Guns, Wildcats, and at-Will Employment
Professor Volokh has an article today about Kentucky’s Supreme Court decision, in which the court concluded that Kentucky statutes prohibit the University of Kentucky from terminating an employee for keeping a firearm in his vehicle on campus. Professor Bainbridge provides an interesting commentary, criticizing the Kentucky Supreme Court for allegedly undermining the vitality of the employment-at-will doctrine.
Professor Bainbridge is off-target here, because UK is a public employer. The employee in question was a grad student, and therefore he did not enjoy any of the tenure or “property interest” protections that accrue to most public employees, including Professor Bainbridge. Still, he was an employee of UK, an institution that was created by the Kentucky legislature and presumably is still funded, to a large extent, by the same legislature. Why is it objectionable for the Kentucky legislature to make rules that govern employment relationships for an entity that was created and funded by the same legislature? Besides, a public employer should set the example when it comes to defending Constitutional rights.
Professor Bainbridge engages in dubious moral equivalence by asserting that “both right and left are willing to throw at-will employment under the bus to advance policy goals.” The flaw in this reasoning is that the rights to keep and bear arms are not mere policy goals. They are fundamental freedoms, protected by the U.S. Constitution. What if an employer fired employees for keeping “inflammatory” banners or signs concealed in their vehicles, for use at a rally after work? Would Professor Bainbridge mount a fierce defense of the at-will employment doctrine in these circumstances? Probably not. After all, college professors are generally much fonder of talking and demonstrating than shooting.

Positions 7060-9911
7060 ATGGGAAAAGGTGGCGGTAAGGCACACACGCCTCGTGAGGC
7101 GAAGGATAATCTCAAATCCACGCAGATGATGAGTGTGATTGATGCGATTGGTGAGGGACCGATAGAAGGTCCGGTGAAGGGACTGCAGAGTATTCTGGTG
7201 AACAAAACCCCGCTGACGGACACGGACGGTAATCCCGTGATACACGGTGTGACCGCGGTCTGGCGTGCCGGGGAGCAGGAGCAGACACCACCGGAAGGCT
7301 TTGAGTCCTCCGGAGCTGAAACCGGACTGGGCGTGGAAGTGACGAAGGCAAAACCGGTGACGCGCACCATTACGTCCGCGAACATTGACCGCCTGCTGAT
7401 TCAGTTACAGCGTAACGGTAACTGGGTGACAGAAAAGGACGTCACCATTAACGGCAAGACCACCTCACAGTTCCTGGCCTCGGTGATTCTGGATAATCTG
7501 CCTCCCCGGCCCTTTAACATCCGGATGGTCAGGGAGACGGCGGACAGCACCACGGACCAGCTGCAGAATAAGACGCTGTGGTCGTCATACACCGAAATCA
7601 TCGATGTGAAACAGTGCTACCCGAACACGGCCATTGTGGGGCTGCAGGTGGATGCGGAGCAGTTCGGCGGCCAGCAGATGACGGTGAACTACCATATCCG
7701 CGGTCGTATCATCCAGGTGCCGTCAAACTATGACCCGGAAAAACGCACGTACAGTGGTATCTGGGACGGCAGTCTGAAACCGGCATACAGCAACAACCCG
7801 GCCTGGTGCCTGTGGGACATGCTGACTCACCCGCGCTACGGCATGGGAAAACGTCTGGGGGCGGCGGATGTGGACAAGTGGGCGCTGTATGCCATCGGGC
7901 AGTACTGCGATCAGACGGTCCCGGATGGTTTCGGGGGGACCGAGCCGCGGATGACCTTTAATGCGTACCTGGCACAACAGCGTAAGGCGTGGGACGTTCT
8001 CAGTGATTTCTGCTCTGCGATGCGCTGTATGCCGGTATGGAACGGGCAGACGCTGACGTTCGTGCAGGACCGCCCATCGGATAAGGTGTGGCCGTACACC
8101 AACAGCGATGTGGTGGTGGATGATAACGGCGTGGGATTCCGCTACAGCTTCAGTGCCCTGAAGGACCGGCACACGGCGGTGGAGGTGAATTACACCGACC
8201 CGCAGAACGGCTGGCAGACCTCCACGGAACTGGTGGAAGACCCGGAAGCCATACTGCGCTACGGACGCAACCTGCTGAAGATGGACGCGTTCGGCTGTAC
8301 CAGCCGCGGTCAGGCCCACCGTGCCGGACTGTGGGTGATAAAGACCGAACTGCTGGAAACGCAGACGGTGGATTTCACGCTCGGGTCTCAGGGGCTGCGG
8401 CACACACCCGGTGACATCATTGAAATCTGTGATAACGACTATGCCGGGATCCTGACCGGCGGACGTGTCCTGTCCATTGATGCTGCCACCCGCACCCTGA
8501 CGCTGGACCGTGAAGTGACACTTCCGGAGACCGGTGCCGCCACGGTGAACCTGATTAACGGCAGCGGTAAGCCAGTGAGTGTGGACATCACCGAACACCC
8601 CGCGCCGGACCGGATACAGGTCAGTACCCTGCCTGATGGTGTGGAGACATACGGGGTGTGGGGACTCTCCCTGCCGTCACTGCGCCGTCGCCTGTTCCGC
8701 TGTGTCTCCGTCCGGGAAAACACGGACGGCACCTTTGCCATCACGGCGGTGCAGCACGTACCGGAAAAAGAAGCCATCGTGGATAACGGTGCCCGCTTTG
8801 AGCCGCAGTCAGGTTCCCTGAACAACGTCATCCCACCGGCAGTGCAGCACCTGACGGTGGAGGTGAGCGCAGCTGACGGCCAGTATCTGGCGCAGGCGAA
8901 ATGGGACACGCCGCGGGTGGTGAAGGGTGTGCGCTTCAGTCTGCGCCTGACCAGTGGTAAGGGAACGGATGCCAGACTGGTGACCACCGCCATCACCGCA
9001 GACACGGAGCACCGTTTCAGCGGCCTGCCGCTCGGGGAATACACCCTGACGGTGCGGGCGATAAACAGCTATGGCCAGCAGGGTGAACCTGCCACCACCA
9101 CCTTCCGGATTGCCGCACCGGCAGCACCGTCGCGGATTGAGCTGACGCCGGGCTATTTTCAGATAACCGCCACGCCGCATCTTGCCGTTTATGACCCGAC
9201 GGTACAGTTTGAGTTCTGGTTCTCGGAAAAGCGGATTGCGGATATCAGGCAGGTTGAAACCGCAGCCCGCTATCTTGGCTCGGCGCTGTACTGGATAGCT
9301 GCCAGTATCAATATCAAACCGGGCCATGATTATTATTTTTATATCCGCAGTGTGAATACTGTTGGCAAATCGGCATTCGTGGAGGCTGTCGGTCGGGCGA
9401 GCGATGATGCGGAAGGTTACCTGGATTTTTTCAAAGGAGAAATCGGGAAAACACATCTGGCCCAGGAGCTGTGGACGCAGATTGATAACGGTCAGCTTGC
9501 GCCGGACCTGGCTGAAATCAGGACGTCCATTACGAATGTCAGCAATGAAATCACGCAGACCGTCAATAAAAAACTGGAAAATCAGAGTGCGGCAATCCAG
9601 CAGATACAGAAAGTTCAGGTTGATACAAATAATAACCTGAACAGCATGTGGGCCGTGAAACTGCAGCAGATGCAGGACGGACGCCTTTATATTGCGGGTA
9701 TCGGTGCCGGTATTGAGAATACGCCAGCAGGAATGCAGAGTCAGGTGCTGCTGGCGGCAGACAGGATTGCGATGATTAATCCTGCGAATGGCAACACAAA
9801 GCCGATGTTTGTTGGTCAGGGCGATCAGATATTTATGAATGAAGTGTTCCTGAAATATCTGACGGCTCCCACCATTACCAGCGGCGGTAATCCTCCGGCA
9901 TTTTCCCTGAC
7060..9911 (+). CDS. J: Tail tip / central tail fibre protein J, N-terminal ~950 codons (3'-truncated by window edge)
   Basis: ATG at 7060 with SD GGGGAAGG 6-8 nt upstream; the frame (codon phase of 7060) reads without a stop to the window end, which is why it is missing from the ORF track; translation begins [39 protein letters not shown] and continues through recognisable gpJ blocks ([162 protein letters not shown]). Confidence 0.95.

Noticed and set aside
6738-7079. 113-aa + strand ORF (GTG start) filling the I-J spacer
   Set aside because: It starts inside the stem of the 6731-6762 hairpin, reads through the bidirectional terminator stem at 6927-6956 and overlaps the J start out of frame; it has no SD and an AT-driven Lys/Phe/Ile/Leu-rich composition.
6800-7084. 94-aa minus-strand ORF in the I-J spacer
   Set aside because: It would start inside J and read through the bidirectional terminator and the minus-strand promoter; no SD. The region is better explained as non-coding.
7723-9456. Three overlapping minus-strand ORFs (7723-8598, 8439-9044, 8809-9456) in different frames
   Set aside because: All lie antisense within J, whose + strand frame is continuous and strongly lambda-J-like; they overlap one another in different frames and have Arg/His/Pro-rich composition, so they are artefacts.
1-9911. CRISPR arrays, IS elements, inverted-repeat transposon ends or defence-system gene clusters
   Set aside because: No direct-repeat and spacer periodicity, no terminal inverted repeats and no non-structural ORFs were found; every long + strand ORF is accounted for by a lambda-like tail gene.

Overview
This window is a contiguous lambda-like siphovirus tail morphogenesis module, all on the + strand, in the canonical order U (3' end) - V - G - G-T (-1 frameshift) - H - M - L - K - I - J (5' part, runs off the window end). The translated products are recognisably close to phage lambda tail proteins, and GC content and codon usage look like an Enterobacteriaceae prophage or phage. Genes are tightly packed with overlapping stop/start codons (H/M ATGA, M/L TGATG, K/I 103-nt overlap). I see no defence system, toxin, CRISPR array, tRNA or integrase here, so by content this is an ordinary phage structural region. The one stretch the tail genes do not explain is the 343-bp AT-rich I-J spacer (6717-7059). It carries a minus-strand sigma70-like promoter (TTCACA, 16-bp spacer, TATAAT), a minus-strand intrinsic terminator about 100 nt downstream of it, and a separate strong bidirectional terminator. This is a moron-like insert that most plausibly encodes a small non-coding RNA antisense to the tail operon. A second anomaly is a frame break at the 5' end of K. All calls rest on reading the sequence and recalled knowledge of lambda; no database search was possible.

Granted, the Kentucky statute also applies to private employers, but that’s not what this decision was about. Unlike the NRA, this weblog does not support statutes that apply to private employers. We think it is much better public policy to enact statutes that immunize private employers from tort liability if they allow employees to store firearms in their vehicles. This would eliminate the perverse (tort law driven) incentives for private employers to institute these policies. However, as we have explained above, the reasoning should be much different for public employers.
By the way, it appears that Mr. Mitchell could have used better judgment in his encounter with the UK campus police:
When questioned, Mitchell denied having a firearm in his locker. Police and hospital administrators searched Mitchell’s locker with his permission, but found no weapons. Mitchell informed officers that he had a concealed carry license and admitted that he kept a firearm in his vehicle, which was parked on University property at Commonwealth Stadium. … Campus police escorted Mitchell to his car, where he showed them the semiautomatic pistol he had stored in his vehicle.
When the authorities (especially the stooges employed by a far-left institution like a state university) ask you about your weapons ownership, it’s an astonishingly bad idea to volunteer information.